(A) Circular dichroism spectra of WT human RBM28 RRM3 (black) and L351P mutant (red). Four technical replicates were performed. (B) 15N-HSQC spectra of WT hRBM28 RRM3 (amino acids 330–419) (black) and L351P mutant (red) are superimposed and plotted at the same contour level. In addition to clustering of resonances around 8.0~8.5 ppm in the proton dimension, dispersion of glutamine and asparagine side chains (7.0~7.8 ppm in the 1H dimension and 111~114 ppm in the 15N dimension) is reduced considerably, consistent with protein backbone disruption. Thirty-two technical replicates were performed. (C) Ribbon diagram of a homology model of human RBM28 RRM3. The model including residues 330–419 was generated using the Phyre2 server (Kelley et al., 2015), and the best template was a solution structure of mouse RBM28 RRM3 (90% sequence identity with human RBM28, PDB ID 1X4H). L351 is shown with red space-filling spheres and typical RNA interacting residues in RNP motifs are colored yellow.

https://doi.org/10.7554/eLife.16381.017
Author response image 1
The ANE syndrome mutation (L306P) disrupts 25S production in yeast.

(A) Left panel: longer exposure of the ethidium bromide stained gel in Figure 2B. Total RNA was extracted from yeast expressing no Nop4 (EV), Nop4 WT or Nop4 L306P after depletion of endogenous Nop4 for the indicated time. Right panel: The ratios of the mature rRNAs (25S/18S) were calculated from four replicate EtBr experiments and were plotted with error bars representing the standard deviation. Significance compared to WT was evaluated using one-way ANOVA. (B) Left panel: Methylene blue stained membrane of the northern blot in Figure 2B. Total RNA was extracted from yeast expressing no Nop4 (EV), Nop4 WT or Nop4 L306P after depletion of endogenous Nop4 for the indicated time. Right panel: The ratios of the mature rRNAs (25S/18S) were calculated from four replicate methylene blue experiments and were plotted with error bars representing the standard deviation. Significance compared to WT was evaluated using one-way ANOVA. **** indicates a p value <0.0001. ***indicates a p value <0.001.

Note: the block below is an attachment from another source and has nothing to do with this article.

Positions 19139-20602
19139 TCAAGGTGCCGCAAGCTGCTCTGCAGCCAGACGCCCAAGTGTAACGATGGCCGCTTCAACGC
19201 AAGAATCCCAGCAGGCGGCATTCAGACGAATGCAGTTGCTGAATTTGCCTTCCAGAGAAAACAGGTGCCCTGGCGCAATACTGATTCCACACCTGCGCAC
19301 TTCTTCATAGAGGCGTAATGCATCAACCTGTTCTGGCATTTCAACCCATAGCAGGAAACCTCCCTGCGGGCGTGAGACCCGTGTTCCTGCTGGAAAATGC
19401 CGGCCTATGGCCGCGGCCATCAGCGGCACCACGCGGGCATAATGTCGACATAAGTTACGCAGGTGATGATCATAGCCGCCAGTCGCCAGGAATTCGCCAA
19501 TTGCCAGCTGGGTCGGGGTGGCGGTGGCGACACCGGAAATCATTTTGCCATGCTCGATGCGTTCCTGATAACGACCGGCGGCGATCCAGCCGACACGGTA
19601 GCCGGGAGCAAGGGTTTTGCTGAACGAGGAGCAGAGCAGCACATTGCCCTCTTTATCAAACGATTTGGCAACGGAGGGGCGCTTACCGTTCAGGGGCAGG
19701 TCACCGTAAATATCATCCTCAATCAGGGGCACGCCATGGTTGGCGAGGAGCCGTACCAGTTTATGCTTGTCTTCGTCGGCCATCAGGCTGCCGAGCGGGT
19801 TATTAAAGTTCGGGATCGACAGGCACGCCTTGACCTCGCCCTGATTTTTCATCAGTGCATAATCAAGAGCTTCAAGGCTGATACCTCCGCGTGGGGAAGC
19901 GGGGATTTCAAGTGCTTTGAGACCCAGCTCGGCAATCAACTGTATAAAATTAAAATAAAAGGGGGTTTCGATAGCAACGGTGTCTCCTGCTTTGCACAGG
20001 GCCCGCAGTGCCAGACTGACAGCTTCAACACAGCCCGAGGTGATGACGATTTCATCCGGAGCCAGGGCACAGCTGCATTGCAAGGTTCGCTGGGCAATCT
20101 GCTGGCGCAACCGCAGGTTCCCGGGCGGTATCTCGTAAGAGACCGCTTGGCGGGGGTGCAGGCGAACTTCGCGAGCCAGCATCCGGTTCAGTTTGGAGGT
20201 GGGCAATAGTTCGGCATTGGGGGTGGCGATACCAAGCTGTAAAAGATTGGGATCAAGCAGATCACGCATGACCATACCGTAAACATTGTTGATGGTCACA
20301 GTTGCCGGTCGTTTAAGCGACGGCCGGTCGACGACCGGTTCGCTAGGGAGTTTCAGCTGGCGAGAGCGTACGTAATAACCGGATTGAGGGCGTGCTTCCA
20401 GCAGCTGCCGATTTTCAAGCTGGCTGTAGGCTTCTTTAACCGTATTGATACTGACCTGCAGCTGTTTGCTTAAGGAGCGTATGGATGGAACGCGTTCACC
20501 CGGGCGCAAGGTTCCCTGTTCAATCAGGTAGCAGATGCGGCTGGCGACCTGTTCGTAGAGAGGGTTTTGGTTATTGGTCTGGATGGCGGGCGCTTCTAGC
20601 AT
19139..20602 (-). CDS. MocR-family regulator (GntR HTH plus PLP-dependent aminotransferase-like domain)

https://doi.org/10.7554/eLife.16381.019

Tables

Table 1

Nop4 interacts with 23 large subunit assembly factors with high confidence. The Nop4 interacting proteins were identified by yeast two-hybrid and were assigned a confidence score in (McCann et al., 2015).

https://doi.org/10.7554/eLife.16381.011
Nop4 Interacting PartnerConfidence Score
(from McCann et al., 2015)
Nop492%
Loc192%
Ebp285%
Nop1285%
Nsa285%
Mak584%
Cgr170%
Cic170%
Has170%
Noc270%
Nop1370%
Nsr170%
Rrp1270%
Rrp1470%
Mak2168%
Dbp1063%
Drs163%
Nop1663%
Nug163%
Prp4363%
Spb463%
Tma1663%
Nog153%

Additional files

Supplementary file 1

Western blot quantitation source data.

https://doi.org/10.7554/eLife.16381.018